During his imprisonment, Breytenbach wrote a semi-fictional account of his mental state as a prisoner Mouroir: Bespieelende notas van ‘n roman (Mouroir: Mirror-notes of a Novel). The book is a group of loosely connected stories presented in a surreal, imagistic style. While critics widely praised the book, they also noted the complex fragmenta-tion and obscurity that made it difficult to digest, though in general the challenging work was considered beautifully written and unforgettable.Once freed from prison, Breytenbach wrote a more direct account of his incarceration, The True Confessions of an Albino Terrorist (1986). In his best-known work, the author describes being ensnared by his captors and sub-jected to years of psychological and physical deprivation and gives his vision of South Africa’s future prospects. This disturbing book, with its detailed depiction of a horrifying penal system, was critically acclaimed as an important con-tribution to South African prison literature, as well as a work of great artistry.
Completed Four-Volume Memoir
Breytenbach, who maintained that his experiences in prison forever scarred him, returned to South Africa in 1986 to accept the Rapport Prize for Literature from Rapport, an Afrikaans newspaper, for his volume of poetry YK (1985). He returned again in 1991, a journey chronicled in the 1993 memoir Return to Paradise. In it he describes the national turmoil during the transitional period following the fall of the white-controlled government of F.W. De Klerk. The work met with mixed reviews, praised for its narrative, rhythm, and passion, but criticized as unoriginal in its anal-ysis and uninspired in its reporting.In 1992, Breytenbach co-founded a cultural center in Senegal, the Gore´e institute. He co-founded the University of Natal’s Center for Creative Arts in 1995. In 1996, a collection of Breytenbach’s talks on South Africa, apartheid, and writing was published as The Memory of Birds in Times of Revolution. Criticism was again varied. Some felt it was outdated, lacking in insight, cliche´d and didactic; others called it another important contribution to his body of work and commented on its admirable sentiments. The 1989 novel Memory of Snow and Dust portrayed a semiautobiographical account of Breytenbach’s arrest to illuminate his personal struggle between spiritual hunger and his need to be politically useful.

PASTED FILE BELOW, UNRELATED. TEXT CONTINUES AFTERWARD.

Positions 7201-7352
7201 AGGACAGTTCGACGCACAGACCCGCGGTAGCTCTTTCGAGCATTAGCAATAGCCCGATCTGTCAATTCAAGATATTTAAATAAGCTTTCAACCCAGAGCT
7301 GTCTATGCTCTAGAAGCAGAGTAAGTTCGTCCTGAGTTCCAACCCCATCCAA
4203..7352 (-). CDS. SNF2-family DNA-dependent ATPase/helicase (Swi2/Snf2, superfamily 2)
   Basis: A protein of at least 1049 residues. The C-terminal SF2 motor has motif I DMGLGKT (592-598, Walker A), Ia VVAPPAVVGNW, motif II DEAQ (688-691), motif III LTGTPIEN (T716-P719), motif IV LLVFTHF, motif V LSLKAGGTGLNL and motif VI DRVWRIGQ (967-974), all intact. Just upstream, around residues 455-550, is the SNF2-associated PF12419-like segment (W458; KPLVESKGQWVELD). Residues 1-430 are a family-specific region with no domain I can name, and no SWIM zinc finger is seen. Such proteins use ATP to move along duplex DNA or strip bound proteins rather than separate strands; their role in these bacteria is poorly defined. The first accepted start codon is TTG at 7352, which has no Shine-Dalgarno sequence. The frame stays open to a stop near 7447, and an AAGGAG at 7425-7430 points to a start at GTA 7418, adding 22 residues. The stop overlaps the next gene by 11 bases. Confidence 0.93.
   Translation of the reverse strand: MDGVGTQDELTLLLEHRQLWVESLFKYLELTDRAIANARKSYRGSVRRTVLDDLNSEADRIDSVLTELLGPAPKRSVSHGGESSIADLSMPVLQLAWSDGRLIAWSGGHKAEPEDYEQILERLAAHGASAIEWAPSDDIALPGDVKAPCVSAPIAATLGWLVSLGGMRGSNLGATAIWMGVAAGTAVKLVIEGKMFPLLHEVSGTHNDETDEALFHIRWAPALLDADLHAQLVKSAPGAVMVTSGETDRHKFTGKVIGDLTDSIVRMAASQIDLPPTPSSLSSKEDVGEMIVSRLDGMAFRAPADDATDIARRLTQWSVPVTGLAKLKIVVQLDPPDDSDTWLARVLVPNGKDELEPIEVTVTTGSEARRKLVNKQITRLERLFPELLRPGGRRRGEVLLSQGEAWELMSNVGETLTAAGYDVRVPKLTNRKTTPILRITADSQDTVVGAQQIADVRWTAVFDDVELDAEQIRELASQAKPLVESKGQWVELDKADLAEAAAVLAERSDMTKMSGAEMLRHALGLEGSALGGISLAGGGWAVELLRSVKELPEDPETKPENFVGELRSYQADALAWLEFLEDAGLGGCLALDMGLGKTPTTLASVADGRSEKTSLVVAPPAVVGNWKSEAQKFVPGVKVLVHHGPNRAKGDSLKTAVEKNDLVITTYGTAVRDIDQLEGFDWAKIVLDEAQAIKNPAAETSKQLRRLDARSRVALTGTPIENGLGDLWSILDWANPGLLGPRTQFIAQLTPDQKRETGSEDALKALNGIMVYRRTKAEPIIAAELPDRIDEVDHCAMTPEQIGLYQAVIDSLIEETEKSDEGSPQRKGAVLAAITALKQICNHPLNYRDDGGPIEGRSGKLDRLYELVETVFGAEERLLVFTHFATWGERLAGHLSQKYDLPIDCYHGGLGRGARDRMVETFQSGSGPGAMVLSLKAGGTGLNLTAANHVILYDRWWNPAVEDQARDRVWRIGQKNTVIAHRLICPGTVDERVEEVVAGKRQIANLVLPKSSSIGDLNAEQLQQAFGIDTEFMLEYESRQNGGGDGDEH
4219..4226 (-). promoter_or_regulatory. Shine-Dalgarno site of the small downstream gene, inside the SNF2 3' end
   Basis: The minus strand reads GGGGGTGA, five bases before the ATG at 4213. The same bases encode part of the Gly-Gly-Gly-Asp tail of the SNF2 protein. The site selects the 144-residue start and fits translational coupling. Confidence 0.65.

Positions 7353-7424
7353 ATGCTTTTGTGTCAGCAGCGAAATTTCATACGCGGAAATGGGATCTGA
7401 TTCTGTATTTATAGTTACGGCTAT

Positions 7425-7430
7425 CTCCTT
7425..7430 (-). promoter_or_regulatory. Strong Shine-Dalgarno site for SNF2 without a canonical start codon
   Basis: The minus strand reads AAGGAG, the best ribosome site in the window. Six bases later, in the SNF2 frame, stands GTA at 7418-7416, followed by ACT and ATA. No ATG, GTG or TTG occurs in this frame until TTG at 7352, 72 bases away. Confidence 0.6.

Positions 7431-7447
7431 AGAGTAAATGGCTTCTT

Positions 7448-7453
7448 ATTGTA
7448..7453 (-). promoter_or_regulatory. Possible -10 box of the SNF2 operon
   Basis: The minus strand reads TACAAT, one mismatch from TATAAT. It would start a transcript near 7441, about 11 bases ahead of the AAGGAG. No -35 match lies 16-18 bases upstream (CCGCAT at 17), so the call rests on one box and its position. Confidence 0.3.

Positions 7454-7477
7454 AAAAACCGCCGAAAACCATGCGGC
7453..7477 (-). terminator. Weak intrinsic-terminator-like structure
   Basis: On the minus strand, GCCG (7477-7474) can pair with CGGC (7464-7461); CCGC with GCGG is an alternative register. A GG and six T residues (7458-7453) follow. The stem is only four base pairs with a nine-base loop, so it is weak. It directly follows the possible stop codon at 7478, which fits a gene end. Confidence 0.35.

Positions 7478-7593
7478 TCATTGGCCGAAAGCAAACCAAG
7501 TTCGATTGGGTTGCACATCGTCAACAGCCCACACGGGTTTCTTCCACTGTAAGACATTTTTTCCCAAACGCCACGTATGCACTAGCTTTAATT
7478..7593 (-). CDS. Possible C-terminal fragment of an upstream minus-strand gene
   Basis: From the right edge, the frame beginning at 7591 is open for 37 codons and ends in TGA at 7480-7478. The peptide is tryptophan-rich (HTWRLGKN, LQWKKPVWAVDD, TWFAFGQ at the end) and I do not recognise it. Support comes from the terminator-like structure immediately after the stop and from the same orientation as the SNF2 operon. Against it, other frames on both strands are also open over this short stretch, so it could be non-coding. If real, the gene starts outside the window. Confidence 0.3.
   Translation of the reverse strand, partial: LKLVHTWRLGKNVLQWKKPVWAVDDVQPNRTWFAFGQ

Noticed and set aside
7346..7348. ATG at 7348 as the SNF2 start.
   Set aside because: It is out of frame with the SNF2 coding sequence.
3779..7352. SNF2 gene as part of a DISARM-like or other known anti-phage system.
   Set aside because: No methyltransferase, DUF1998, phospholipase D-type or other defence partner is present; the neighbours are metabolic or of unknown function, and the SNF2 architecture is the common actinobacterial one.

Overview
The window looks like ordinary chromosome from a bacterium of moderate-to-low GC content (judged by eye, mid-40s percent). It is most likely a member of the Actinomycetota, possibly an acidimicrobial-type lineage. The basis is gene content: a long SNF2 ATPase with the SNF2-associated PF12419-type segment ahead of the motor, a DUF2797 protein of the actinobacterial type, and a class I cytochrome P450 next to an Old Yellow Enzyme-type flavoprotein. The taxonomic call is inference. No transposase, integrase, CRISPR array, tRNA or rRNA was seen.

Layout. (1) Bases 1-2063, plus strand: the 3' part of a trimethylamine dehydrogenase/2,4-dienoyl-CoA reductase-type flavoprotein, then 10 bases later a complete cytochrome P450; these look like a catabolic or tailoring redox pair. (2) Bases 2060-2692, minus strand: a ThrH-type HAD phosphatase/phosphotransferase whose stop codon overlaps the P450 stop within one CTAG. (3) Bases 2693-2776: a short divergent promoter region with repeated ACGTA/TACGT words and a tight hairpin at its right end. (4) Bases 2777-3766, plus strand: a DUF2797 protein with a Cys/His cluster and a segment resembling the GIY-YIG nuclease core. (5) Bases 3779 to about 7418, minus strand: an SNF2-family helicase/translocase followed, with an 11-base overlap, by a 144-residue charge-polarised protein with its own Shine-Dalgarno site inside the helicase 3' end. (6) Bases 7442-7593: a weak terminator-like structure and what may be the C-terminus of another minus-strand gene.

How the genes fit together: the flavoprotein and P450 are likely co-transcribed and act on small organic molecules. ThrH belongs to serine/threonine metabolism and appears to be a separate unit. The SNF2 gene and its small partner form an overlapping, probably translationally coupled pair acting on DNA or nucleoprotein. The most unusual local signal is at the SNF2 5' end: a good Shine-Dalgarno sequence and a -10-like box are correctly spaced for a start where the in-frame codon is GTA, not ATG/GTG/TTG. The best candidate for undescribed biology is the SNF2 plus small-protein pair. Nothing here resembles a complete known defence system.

In Dog Heart: A Memoir (1999), Breytenbach told about a post-apartheid visit to Bonnieville, his hometown, and his attempts to reconcile his childhood memories with the reality of South African life after apartheid. He did this with a fractured narrative that incorporated snippets of his own personal history, ruminations on the nation’s history, pieces of folk tales, and lists of past and present atrocities artfully woven together and beautifully written. In 2000, Breytenbach published Lady One: Of Love and Other Po-ems, a collection of poems for his wife that includes images of east Asia, southern Africa, and Morocco. The combina-tion of the personal and the global in the poems reflects a marriage that, because it was considered taboo under South African apartheid laws, led to the poet’s original exile. A dramatic piece, The Play, premiered in his homeland in the spring of 2001.
In addition to writing, Breytenbach was an award-winning painter. Many of his paintings depict surreal hu-mans and animals, often in captivity. He first exhibited his visual art in 1962 in Edinburgh and exhibited in 34 solo shows and several group exhibitions in numerous countries, including Belgium, France, Sweden, Germany, the Nether-lands, Hong Kong, Scotland, and South Africa. He received honorary doctorates from the University of Cape Town and the University of Natal, Durban. He taught as a visiting professor at both institutions, as well as at Princeton Univer-sity in New Jersey. He became a global distinguished pro-fessor of creative writing at New York University.Despite the deprivation he suffered from his willing-ness to speak out against injustice, Breytenbach continued to voice his outrage at matters that stirred his indignation. In 2002, he was one of a number of prominent social, cultural, and political leaders, including Nelson Mandela and Desmond Tutu, who chastised the Israeli government for its occupation of Palestine, calling it disturbingly similar to apartheid South Africa.